The History Of The Royal Ascot Dress Code
Royal Ascot dress code
Royal Ascot is one of the smartest events on the social calendar, with a rigorous dress code to match. Decoding what you can wear by each enclosure is a minefield, with tops and tails required for some, while others are a little looser. Unsurprisingly, it is the Royal Enclosure that has one of the strictest sets of rules, requiring men to wear morning dress and a top hat, while ladies must wear their finest dresses and hats.
In recent years, the dress code has made headlines for relaxing a little, although organisers are keen to emphasise that their strict rules still aren’t for breaking. As recently as 2019, it announced changes that allow for women to wear men’s dress, as well as midriff-bearing and sheer tops, although every enclosure is different. While things have gotten a little freer and modern in the Queen Anne enclosure, fascinators are now mandatory at the Windsor Enclosure.
But where did this prescriptive dress code originate? When the racing meet was inaugurated by Queen Anne as ‘Her Majesty’s Plate’ in 1711, there was no dress code as such, but as it grew to become the prestigious event it is today in the 19th century, it became the place to see and be seen. This was when famous dandy Beau Brummell, a close friend of the Prince Regent (the future King George IV), reportedly decreed that ‘men of elegance’ should wear ‘waisted black coats and white cravats with pantaloons’.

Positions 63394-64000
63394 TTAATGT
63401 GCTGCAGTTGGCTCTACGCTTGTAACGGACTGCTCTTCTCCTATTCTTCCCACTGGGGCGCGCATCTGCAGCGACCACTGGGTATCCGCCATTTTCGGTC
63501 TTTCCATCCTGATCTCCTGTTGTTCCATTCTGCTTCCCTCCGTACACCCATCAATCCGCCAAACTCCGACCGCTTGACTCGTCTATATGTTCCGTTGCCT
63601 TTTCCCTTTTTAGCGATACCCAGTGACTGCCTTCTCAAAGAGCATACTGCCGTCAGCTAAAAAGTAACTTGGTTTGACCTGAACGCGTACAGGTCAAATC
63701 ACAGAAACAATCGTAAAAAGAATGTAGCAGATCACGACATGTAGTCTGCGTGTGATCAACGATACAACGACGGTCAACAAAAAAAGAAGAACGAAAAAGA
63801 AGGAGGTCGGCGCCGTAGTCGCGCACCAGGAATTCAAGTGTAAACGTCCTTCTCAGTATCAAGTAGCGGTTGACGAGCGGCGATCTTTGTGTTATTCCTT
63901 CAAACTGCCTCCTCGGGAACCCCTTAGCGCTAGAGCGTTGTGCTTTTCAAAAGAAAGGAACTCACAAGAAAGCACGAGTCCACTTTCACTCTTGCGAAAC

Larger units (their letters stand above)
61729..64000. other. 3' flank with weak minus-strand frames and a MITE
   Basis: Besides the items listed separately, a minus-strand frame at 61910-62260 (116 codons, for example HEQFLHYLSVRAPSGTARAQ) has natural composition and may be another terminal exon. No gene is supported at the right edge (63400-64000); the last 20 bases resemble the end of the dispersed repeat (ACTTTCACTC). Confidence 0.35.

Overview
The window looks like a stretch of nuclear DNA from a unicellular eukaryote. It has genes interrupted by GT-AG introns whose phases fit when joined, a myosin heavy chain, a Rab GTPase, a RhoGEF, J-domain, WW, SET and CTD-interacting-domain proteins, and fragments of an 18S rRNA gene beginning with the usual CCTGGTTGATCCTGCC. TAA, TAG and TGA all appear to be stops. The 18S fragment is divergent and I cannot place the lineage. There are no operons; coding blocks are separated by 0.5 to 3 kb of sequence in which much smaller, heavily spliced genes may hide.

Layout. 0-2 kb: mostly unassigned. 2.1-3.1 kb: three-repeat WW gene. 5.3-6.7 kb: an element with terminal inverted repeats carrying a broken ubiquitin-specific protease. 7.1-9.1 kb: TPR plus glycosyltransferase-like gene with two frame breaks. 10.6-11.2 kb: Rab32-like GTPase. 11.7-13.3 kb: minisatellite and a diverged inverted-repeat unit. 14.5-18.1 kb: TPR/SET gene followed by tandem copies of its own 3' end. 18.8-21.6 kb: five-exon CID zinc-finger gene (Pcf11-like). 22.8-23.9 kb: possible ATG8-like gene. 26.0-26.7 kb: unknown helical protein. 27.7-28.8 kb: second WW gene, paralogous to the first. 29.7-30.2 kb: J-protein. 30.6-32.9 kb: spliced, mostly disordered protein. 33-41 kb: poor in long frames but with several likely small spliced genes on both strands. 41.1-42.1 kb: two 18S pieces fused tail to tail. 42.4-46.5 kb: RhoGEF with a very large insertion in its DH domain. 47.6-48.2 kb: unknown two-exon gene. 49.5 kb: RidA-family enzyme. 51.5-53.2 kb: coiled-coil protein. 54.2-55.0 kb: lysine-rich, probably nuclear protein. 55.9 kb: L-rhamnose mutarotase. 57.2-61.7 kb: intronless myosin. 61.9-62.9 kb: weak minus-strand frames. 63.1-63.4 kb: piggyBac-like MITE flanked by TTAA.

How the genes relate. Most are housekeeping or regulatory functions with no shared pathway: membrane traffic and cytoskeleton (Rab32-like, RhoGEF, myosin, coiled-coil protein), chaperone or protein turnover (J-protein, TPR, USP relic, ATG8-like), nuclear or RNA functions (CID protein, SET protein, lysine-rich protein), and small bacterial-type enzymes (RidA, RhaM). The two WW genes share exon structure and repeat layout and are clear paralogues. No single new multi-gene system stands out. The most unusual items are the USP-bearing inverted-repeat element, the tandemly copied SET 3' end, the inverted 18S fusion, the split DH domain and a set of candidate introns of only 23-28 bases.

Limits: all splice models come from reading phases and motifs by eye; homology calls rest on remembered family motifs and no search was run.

Indeed, Brummell is often credited with the invention of the modern men’s suit, favouring tailored, fitted looks over ornate garish fashions, with a particular penchant for an overtly tied cravat. A famous aesthete, he was known for his fastidious grooming routine, taking five hours a day to get ready (something which his regal friend is known to have admired him for). Indeed, he even once quipped that he polished his boots in champagne.
Following Brummell’s 1800s mandate, Royal Ascot continued to grow and evolve, eventually becoming the week-long horse racing championship we know it as today in 1911. As it the event got bigger, new enclosures were created, each establishing its own dress codes based on its clientele. The Royal Enclosure unsurprisingly has the strictest rules, followed by the Queen Anne Enclosure,
The Village Enclosure and finally the Windsor Enclosure, which is less formal and has no fixed seating.
200 years after Brummell created the infamous dress code, one thing remains: dressing to the nines is always in fashion at Ascot.